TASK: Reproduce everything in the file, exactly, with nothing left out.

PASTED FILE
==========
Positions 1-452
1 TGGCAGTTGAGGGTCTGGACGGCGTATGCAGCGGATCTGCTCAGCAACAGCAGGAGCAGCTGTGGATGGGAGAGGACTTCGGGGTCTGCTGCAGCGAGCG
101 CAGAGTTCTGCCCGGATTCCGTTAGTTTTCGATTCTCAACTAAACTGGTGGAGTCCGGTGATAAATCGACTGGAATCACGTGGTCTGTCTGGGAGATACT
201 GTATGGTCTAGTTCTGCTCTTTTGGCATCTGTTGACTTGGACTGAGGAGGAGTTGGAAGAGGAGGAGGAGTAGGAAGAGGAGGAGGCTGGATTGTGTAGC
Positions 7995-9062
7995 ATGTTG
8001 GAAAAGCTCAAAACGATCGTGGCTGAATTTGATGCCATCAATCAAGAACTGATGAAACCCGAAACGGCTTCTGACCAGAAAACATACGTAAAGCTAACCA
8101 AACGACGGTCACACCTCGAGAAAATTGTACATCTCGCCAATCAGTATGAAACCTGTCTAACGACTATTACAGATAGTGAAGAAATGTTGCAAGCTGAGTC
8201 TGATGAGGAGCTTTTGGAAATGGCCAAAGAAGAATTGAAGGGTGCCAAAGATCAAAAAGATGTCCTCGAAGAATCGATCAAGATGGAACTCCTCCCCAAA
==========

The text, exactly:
Positions 1-452
1 TGGCAGTTGAGGGTCTGGACGGCGTATGCAGCGGATCTGCTCAGCAACAGCAGGAGCAGCTGTGGATGGGAGAGGACTTCGGGGTCTGCTGCAGCGAGCG
101 CAGAGTTCTGCCCGGATTCCGTTAGTTTTCGATTCTCAACTAAACTGGTGGAGTCCGGTGATAAATCGACTGGAATCACGTGGTCTGTCTGGGAGATACT
201 GTATGGTCTAGTTCTGCTCTTTTGGCATCTGTTGACTTGGACTGAGGAGGAGTTGGAAGAGGAGGAGGAGTAGGAAGAGGAGGAGGCTGGATTGTGTAGC
Positions 7995-9062
7995 ATGTTG
8001 GAAAAGCTCAAAACGATCGTGGCTGAATTTGATGCCATCAATCAAGAACTGATGAAACCCGAAACGGCTTCTGACCAGAAAACATACGTAAAGCTAACCA
8101 AACGACGGTCACACCTCGAGAAAATTGTACATCTCGCCAATCAGTATGAAACCTGTCTAACGACTATTACAGATAGTGAAGAAATGTTGCAAGCTGAGTC
8201 TGATGAGGAGCTTTTGGAAATGGCCAAAGAAGAATTGAAGGGTGCCAAAGATCAAAAAGATGTCCTCGAAGAATCGATCAAGATGGAACTCCTCCCCAAA